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South Sudan denies it is obstructing peace process

April 4, 2014 (JUBA) – The South Sudanese government has denied that it is behaving in a way that is obstructive to peace process, stressing it was the first party to accept peaceful dialogue to end the conflict without conditions.

President Salva Kiir attends a session during the 25th Extraordinary Summit of the IGAD on South Sudan in Addis Ababa March 13, 2014 (Photo Reuters/Tiksa Negeri)

The statement comes in response to a decision by the US government to approve the imposition of targeted sanctions against individuals seen as playing a negative role in the faltering peace process.

South Sudan’s deputy foreign affairs minister, Peter Bashir Gbandi, said on Friday that the government remains committed to finding a solution to the conflict, expressing hopes that the decision by the US would not have any negative impact on the negotiations.

A ceasefire deal signed on 23 January failed to stem the violence, with both sides violating the terms of the agreement. The United Nations estimates that over one million people have been displaced in the conflict, which erupted in mid-December last year when political tensions in the country’s ruling party (SPLM) came to a head.

“The first party to come out and declare a clear position about how best this conflict can be arrested was the government. The government came out immediately to support the regional initiative to resolve differences through peaceful dialogue. The leadership accepted in principle to negotiate a peaceful resolution of the conflict without placing any condition. This is clear proof that the government had never wanted to be obstructive to [a] peaceful settlement,” Gbandi told Sudan Tribune on Friday.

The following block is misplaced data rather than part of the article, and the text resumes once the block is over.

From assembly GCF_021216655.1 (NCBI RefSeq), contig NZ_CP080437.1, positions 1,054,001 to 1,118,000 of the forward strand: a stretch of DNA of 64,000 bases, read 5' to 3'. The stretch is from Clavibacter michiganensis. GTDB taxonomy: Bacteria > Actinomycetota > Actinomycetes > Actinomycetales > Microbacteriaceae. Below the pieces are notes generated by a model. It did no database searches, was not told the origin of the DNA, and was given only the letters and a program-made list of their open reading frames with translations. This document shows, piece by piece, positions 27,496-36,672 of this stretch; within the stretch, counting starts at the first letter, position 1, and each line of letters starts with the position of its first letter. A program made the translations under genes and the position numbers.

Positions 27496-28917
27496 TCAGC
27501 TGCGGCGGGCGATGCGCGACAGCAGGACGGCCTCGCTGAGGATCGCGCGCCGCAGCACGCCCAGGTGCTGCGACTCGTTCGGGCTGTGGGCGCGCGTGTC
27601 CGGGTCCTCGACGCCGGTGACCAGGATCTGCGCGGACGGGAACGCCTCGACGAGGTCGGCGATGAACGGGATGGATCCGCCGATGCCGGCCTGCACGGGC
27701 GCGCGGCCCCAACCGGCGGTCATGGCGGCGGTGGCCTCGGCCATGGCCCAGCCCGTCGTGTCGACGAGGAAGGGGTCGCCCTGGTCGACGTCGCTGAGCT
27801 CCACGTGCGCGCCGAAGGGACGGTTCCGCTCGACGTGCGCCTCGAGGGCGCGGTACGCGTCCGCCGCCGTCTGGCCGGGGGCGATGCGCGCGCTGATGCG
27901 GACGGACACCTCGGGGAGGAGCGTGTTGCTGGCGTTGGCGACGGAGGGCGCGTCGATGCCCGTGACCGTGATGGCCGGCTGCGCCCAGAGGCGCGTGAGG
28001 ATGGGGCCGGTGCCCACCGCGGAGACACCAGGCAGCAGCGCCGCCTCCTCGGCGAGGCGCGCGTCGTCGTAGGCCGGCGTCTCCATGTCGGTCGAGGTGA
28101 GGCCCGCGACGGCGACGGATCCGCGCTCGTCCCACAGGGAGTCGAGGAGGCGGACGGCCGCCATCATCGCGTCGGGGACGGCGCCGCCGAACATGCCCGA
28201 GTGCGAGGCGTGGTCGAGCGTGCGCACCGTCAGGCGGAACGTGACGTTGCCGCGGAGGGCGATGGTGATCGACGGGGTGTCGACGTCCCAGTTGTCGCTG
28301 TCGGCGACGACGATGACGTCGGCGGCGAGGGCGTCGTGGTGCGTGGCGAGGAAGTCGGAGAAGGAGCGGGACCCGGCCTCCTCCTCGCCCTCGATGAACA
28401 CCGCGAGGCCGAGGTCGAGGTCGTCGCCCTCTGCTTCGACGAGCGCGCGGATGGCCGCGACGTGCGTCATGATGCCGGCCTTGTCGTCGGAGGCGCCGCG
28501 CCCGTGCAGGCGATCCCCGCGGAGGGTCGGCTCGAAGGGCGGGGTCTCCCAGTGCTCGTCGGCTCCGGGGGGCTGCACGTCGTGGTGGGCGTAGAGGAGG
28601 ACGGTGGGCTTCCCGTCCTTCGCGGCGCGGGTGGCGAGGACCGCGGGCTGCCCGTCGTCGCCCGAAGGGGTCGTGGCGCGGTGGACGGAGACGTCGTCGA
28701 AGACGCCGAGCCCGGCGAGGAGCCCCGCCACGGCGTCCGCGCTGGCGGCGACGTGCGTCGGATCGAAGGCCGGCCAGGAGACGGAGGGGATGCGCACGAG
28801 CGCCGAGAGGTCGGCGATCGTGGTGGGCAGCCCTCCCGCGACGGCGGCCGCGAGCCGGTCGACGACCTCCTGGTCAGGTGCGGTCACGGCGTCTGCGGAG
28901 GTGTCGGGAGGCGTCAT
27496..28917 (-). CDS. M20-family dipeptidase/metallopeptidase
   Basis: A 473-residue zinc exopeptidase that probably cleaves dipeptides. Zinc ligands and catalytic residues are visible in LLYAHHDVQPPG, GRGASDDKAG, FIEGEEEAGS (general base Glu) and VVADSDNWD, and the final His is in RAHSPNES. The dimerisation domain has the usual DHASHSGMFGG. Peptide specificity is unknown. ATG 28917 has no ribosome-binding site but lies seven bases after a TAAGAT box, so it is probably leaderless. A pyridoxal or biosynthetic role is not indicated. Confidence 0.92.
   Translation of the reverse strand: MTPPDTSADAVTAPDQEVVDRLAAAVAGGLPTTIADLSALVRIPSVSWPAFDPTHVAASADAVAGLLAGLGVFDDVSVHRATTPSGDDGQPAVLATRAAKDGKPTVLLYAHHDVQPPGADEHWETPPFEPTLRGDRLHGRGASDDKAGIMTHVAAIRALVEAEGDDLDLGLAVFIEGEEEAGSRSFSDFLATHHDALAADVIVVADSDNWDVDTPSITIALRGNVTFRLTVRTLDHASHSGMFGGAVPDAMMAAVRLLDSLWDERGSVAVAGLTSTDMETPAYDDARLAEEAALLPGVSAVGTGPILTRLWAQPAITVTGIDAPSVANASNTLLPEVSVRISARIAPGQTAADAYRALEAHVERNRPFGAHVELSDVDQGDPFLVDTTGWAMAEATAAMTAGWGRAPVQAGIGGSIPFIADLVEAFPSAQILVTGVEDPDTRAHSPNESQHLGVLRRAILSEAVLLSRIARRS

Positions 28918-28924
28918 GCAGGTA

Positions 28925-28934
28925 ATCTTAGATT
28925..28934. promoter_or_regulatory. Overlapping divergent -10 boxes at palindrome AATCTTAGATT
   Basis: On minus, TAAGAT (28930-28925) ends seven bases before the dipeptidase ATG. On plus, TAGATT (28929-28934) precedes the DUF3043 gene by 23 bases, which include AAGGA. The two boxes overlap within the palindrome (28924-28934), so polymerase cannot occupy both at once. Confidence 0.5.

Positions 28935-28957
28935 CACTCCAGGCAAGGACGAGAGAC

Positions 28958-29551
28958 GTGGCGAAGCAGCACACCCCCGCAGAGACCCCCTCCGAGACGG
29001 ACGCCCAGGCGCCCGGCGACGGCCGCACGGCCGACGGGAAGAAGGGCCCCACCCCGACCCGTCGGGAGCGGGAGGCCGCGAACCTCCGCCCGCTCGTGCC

Cabinet affairs minister Martin Elia Lomuro said South Sudan is a sovereign state and that its leadership should not be pressured to accept any deal that is against the will of the public.

South Sudanese are deeply divided over the conflict with some taking the side of the government while others back the rebels, led by former vice-president Riek Machar, which consists of defectors from the army and disaffected members of South Sudan’s ruling party.

“What our people want is that the country and its leadership should be respected, especially by our friends and other countries. It is our conviction that peace, tolerance, respect and negotiations are values that must be remembered and cultivated for South Sudan to fit into the world stage,” Lomuro told reporters on Friday.

The speaker of South Sudan’s national legislative assembly, Magok Rundial, stressed that the resolution of differences should come from the people of South Sudan first, rather than the importation of imposed solutions.

“The contradictions or any misunderstanding everywhere is solved by the parties to the conflict. Our people should therefore not accept to import [a] solution,” Rundial said, adding that the conflict must be resolved without further violence.

"Is the open road of the vote in the constitutional faithful compliance, which should replace the stone in our eyes and hearts as a political alternative?” he said.

“Those who want power should accept peace without giving any conditions and causing the loss of the lives of our people so that they get the opportunity to take part in the next general elections,” Rundial added.

The latest conflict is the worst the country has witnessed since seceding from Sudan in July 2011 after a more than two decades of civil war.